We’re going to set up WordPress to be more suitable for use as a Content Management System. Just before our experts get going, our experts should perhaps inquire what we mean by this WordPress. As many people know, it started life as a piece of software built for blogging, indicating that it was made to do what blogs do – writing and editing posts, commenting, etc.
Over time, however, WordPress has grown and changed a lot, including the fact that it now supports various features. It currently supports numerous features, making it less of a pure blogging platform and more of a tool to create websites with rich content and complex content.
Types WordPress can also be used to publish content multiple times. This means that you can write a piece of content once and then display it in different places without duplicating it, saving time and energy for website editors and making WordPress more CMS-like.
Some Approaches And Methods
There are some approaches and methods that may be put to use – and those are what we’ll concentrate on in this blog post – we’ll start with a brand new WordPress installation. We’re not going to go through the steps leading up to this point. There are many blogs that we’ll discuss how to do that, but we’re at the stage where we’ve run a new installation, and we’re just going to log in now that we’re looking at the dashboard.
Well, first of all, make a few simple adjustments before we get into the details, a little bit more standard, WordPress is installed with a sample post and a sample page, the first thing we’re going likely to do is to get rid of those, while we’re in the pages section, we’ll create two new pages later.
You may need to change or remove them depending on your particular site, but you will need them 99% of the time. So it’s worth doing this now, so first we’ll create a home page by clicking “Add New Page” and calling it “Home” to publish it immediately, and then we’ll add a page called “News,” which we’ll also post in the “Edit Page” screen.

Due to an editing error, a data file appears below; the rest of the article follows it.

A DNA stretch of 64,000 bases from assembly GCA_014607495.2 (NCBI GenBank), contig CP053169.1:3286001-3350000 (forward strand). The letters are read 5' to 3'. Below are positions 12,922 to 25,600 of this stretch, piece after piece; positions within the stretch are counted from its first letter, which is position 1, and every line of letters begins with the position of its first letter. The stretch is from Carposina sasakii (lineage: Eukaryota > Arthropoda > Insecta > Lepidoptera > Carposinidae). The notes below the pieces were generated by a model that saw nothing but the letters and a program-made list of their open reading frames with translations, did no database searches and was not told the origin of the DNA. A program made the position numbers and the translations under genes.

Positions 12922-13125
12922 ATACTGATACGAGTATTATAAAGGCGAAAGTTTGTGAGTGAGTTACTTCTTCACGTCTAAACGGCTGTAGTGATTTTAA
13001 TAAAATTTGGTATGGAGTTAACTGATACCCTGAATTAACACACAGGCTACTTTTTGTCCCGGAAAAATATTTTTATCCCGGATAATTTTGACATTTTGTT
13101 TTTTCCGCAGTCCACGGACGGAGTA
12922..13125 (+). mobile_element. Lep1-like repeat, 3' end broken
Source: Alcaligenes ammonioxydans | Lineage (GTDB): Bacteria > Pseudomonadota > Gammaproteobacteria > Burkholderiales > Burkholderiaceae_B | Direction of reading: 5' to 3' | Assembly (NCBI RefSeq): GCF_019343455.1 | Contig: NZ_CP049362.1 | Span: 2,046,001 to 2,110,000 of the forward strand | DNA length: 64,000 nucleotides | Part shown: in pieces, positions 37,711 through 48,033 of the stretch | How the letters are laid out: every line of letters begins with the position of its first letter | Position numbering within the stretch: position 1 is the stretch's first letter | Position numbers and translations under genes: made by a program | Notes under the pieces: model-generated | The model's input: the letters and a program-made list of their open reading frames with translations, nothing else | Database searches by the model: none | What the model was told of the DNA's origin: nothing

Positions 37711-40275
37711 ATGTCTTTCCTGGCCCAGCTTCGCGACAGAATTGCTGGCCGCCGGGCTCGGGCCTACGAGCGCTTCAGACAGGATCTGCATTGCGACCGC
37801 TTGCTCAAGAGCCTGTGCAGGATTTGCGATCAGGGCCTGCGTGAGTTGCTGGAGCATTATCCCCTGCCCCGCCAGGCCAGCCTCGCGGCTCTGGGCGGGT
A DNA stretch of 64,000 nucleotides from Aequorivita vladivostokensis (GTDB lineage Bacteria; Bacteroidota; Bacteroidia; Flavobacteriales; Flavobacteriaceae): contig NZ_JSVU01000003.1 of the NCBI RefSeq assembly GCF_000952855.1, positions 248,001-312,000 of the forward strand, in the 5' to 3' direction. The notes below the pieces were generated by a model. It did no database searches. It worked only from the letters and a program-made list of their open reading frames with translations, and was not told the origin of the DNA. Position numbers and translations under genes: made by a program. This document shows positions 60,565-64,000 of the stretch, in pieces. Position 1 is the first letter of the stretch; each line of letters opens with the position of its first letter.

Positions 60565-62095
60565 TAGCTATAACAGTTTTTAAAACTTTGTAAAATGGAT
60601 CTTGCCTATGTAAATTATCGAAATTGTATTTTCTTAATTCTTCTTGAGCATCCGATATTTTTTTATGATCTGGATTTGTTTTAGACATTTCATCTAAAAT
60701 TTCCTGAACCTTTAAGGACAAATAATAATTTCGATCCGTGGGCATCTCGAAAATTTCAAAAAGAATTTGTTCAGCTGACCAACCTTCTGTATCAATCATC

You may have noticed that WordPress displays this box, suggesting that we change the permalinks. This is a good idea because the default setting, which consists of a question mark and a number, is not very user-friendly for either users or Google, which we’re going to change now.
You can either click on this “Change, Permalinks” box here, or you can go to “Settings, Permalinks” and do it there. We’ll choose the month and the name “Save Changes,” and that’s done, now we’re going to point WordPress to the two pages that we created.
We’re going to do that in Settings and Reading, so we’re going to select a static page. It’s going to be the one we created called Home, and our posts page, the one called News, and we’re going to click Save.
So what have we done here? For a blog, you would typically have the list of posts as the home page here. Since we’re thinking of a website with a separate home page on the News page, we’ll tell WordPress to show a static page for the home page and have a separate page that lists the blog or news articles again change that later.
If needed, we take a quick look at the front end to check. Here is our website and you will see. We have a home page and a news page, although obviously, we don’t have any posts yet. You may have noticed about the home page because we have a comment box displayed here at the bottom of the pages for some pages.
That may be what you want, but for the vast majority, it’s likely that you’ll only want comments on posts or news articles and not on the pages themselves, and it’s worth it because now we’re going to populate our site with pages. It makes sense to turn off the comments feature by default, build it outside, and then turn it back on later for new posts.
So let’s go back to our dashboard. We’ll do this in the settings discussion, and then there’s a box here that says: permit individuals to submit comments on brand new posts.
Therefore we’ll disable that scroll down click save changes now that we’ve disabled, that any new pages that we create won’t have the comments box on them. Still, the two pages that we’ve already created also, so we’ll just quickly change that to go into pages all pages, and we’ll use the quick edit option here, and we’ll disable that.
Allow comments on each of the pages that we created. We’re going to go back to the front end and refresh it, and you’ll see that the comments box is gone.